Charles Simeon Commentary - 1 Thessalonians 2:19 - 2:20

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Charles Simeon Commentary - 1 Thessalonians 2:19 - 2:20

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1Th_2:19-20. What is our hope, or joy, or crown of rejoicing? Are not even ye in the presence of our Lord Jesus Christ at his coming? For ye are our glory and joy.

THE relation between a minister and his people is a subject rarely touched upon, except in addresses exclusively intended for those who sustain the pastoral office. But it is a subject of general importance; and ought to be felt by the people, as well as by the minister; between whom there should be at all times a feeling of reciprocal affection. A pious pastor does not undertake his office in order to feed himself with the fat, and clothe himself with the wool, of his flock. No; he has higher objects in view: he seeks their best interests, and makes their welfare his chief concern. The epistles of St. Paul, not those addressed to Timothy and Titus merely, but those addressed to whole Churches, are full of this subject. This to the Thessalonians is almost one continued breathing of parental tenderness, on the Apostle’s part, and a call on his converts for correspondent emotions on their part. The extreme ardour of his affection for them is indeed the immediate subject of all the preceding context. He had been driven from them suddenly by a violent persecution; and it was owing to the unabated malice of his enemies that he had not visited them again. Greatly had he longed to do so; and repeated efforts had he made; for they were exceeding dear to him, as he tells them: “For what is our hope, or joy, or crown of rejoicing? Are not even ye in the presence of our Lord Jesus Christ at his coming? Yes, ye are our glory and joy.”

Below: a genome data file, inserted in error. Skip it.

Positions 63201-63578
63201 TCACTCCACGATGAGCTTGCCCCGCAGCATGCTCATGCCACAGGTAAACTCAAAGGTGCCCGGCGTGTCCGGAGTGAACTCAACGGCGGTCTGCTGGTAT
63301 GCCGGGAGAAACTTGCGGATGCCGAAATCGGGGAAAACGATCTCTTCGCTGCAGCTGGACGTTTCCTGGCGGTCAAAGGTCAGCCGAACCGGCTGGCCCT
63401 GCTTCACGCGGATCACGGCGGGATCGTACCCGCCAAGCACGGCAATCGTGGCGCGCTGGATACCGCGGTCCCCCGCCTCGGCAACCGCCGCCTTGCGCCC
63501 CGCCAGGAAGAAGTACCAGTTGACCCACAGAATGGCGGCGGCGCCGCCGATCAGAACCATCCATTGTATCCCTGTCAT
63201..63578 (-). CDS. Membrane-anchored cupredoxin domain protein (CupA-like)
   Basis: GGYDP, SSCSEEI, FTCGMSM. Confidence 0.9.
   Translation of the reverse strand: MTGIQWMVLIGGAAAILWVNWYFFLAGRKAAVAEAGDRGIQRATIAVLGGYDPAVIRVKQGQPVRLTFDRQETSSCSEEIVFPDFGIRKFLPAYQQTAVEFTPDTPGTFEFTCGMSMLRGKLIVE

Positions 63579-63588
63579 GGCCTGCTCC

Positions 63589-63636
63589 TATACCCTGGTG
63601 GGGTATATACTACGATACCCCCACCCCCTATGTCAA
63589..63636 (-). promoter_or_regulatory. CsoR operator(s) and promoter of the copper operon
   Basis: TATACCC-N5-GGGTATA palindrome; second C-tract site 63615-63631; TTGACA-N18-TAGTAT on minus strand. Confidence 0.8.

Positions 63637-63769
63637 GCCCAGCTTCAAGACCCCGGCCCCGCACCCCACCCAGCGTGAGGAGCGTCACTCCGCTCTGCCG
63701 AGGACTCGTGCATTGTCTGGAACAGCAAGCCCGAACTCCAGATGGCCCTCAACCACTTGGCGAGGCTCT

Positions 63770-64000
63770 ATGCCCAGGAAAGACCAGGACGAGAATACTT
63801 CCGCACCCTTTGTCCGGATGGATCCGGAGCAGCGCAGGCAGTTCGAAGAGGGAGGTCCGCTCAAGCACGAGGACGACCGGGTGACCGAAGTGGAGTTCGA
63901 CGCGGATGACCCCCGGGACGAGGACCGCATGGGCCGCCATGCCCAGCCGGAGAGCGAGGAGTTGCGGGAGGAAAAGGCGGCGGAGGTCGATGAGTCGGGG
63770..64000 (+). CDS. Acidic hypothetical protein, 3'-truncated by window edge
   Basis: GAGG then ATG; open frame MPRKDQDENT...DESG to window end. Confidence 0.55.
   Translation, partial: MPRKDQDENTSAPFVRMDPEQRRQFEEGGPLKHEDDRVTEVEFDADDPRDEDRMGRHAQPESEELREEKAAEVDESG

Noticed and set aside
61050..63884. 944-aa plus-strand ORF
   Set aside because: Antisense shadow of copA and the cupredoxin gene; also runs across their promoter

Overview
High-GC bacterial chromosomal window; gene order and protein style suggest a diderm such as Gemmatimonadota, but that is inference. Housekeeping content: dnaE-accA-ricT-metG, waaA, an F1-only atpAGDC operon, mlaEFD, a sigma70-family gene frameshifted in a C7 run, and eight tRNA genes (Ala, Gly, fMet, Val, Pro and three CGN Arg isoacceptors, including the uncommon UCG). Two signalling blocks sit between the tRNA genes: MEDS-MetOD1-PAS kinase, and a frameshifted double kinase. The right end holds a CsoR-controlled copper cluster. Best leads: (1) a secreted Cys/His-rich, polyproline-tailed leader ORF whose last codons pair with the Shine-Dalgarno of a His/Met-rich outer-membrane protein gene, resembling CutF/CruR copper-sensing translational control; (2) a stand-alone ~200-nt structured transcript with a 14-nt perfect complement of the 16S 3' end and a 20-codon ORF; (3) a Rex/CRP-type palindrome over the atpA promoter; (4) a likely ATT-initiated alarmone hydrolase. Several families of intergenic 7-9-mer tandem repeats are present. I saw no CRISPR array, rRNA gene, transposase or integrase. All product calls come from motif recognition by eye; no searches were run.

From these words we will take occasion to shew,

I.       In what light a faithful minister views his people—

If a man be a faithful servant of Christ, the prosperity of his people will be the one aim of all his labours, and the one source of all his joys: both at the present hour, and in the prospect of the eternal world, their welfare will be “his hope, his joy, his crown of rejoicing.” Is it asked, Wherefore they are so dear to him? we answer, He glories in them;

1.       As witnesses for God—

[God is excluded as it were from this lower world. The great mass of mankind acknowledge him not, or acknowledge him in word only, and not in deed and in truth. But true believers confess him openly before men: they are his witnesses, that he is great, and worthy to be feared; that he is good, and worthy to be loved; that he is faithful, and worthy of entire trust and confidence. But yet more particularly they are witnesses of all his perfections, as united and glorified in the cross of Christ; and they proclaim to all around them, that, in Christ Jesus, God is “a just God and a Saviour,” yea “just, and yet the justifier of all that believe in Jesus.” These are the truths which ministers have it in commission to make known to the sons of men: and by the free publication of these truths they hope to turn men from the guilt and dominion of sin, to peace with God, and universal holiness. Obstinate unbelievers will deride this attempt as visionary: but the minister of God can point to his converts as living witnesses for God, and as monuments of the saving efficacy of his Gospel; and in this view they give him a ground of joy and exultation far beyond all that the whole world besides could afford. Hence “he glories in them in the Churches,” as God himself also does, seeing that “they are to him for a name and for a praise and for a glory” throughout the whole earth.]

2.       As trophies of the Redeemer’s grace—